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Canadian farmer speaks out on GMO contamination

(Dec. 28, 2001 Ė CropChoice news) -- Saskatchewan organic farmer Marc Loiselle gave the following speech at a recent concert to raise funds for the Saskatchewan Organic Directorate and its possible class-action lawsuit over the transgenic contamination of organic canola in Canada. See http://www.cropchoice.com/leadstry.asp?recid=499 for background.

Good evening! Itís wonderful to see you all gathered here tonight. Itís an inspiration to me as a certified organic farmer in these stressful times, and yet hopeful times as well. Hopeful because with support like we have tonight, we can make a difference!

On behalf of the SOD, I extend a very special thank you to this eveningís sponsoring organizations, organizing committee, performers (Mighty Spiffs, Grassland Boys, Eileen Laverty, Crooked Creek, and Wide Mouth Mason) and of course to all of you.

The Saskatchewan Organic Directorate, SOD for short, is an umbrella organization representing the certified organic industry in Saskatchewan. Its members include certification organizations, processors, broker,traders, consumers and individual producers. SODís vision is "FOOD FOR LIFE". This vision is taken seriously by organic producers like myself who in the process of making a living, we must treat the land, its flora and fauna with the utmost of respect. We mean "LIFE" in its most positive senses. We mean that food we produce must be life-giving and that it promotes health and longevity. We also mean that the system we use to produce that food must not be a threat to ourselves, other humans, or other species. The system must address the shortsightedness in conventional food production that is contrary to the need for a clear vision for the future. The system needs to be economically viable, environmentally sound, socially just, and meets the needs of today without compromising the needs of future generations.

Organic certification standards absolutely prohibit the use of genetically modified organisms (GMOs). The organic market depends on being able to supply food that is produced without, among other things, genetic engineering. If we cannot guarantee a product free of contamination, we are not able to service those markets, resulting in a loss of our ability to be financially sustainable and resulting in a loss of choice for you the consumer.

As organic producers we are directly affected by the introduction of GMOs. This currently applies to the growing of canola and possibly wheat in a couple years if it is not halted. Without guarantees that we can grow and market a non-GMO contaminated crop, we risk losing our certification and our livelihoods. The organic industry regrets that governments have taken up biotechnology with such fervor. We believe that if a significant portion of the expenditures made in this area were put in the area of responsible, sustainable agriculture; farmers, the public, and the environment would be much better served.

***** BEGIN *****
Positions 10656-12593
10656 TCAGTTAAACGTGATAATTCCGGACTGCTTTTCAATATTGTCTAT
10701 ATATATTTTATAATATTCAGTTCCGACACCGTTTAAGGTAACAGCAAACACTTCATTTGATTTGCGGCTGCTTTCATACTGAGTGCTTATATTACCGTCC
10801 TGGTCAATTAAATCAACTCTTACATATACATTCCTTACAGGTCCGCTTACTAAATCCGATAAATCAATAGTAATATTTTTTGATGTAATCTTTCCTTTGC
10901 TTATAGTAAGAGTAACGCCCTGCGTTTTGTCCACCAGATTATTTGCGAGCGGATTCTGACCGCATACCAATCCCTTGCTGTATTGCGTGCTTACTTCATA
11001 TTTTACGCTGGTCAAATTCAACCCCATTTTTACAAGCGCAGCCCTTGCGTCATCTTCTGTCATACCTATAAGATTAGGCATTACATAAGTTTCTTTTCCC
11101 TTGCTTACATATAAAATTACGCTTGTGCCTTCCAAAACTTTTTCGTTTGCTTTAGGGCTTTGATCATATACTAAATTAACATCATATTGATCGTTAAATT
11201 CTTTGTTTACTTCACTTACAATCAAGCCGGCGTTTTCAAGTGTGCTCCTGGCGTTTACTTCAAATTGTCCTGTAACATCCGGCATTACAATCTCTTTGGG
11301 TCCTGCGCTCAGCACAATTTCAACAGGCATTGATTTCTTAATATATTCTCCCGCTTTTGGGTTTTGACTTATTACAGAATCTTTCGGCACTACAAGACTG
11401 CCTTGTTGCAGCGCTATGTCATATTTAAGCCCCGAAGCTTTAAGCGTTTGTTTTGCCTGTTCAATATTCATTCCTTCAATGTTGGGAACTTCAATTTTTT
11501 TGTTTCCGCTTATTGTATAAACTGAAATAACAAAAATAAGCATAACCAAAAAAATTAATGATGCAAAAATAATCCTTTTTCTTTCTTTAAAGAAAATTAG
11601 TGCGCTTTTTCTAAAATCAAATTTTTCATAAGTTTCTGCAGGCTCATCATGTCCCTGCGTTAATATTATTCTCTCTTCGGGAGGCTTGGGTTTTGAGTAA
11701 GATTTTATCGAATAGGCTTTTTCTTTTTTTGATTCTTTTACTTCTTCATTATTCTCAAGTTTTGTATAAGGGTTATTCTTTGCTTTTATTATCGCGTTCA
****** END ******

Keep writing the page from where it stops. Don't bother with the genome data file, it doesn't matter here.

Organic farming techniques have fed mankind for thousands of years. Organic farmers reject the philosophy that we must poison our environment or use radical genetic engineering of plants and animals to produce enough food for us all to eat.

As has been demonstrated by such GE varieties as canola, corn and soybeans, GE crops cannot be contained within specific research plots or farmersí fields because of the genetic drift of their novel traits (such as the Roundup Ready gene) by the spreading of pollen and seed due to wind, water, animal and human activity; let alone harvesting, storage, transportation, and processing.

GE wheat will be no different. It is inconceivable that management practices, detection technology, or segregation systems will prevent GE wheat from contaminating fields, food shipments, and feed supplies. Why put your faith in a post-harvest segregation system for GE wheat, when it canít even be segregated in the field when itís growing! If GE wheat were allowed to be grown by farmers, there would be no requirements to maintain any distance from neighboring fields, and this would simply create situations of cross-pollination contamination. This is exactly what has happened with GE canola, despite the knowledge that this would happen. Farmers were not made aware of this and the impacts it would have on their own marketing, their neighborsí crops, and the environment.

If as a farmer you use GE crops, you are contributing to the increasing corporate control of our seeds and food by large transnational companies, and the subsequent disenfranchising of farmers. If farmers donít take a stand on limits to patenting and how biotechnology is used to alter seeds such as wheat, we risk losing market access, income, choice, as well as control over what we produce, how we produce it, what value it has, and who will buy it.

There is a real concern that GE wheat would facilitate the entry of the Ďterminator geneí, whose current patent is owned by a GE transnational company operating in Saskatchewan Why would they own it, if not to release it at some time?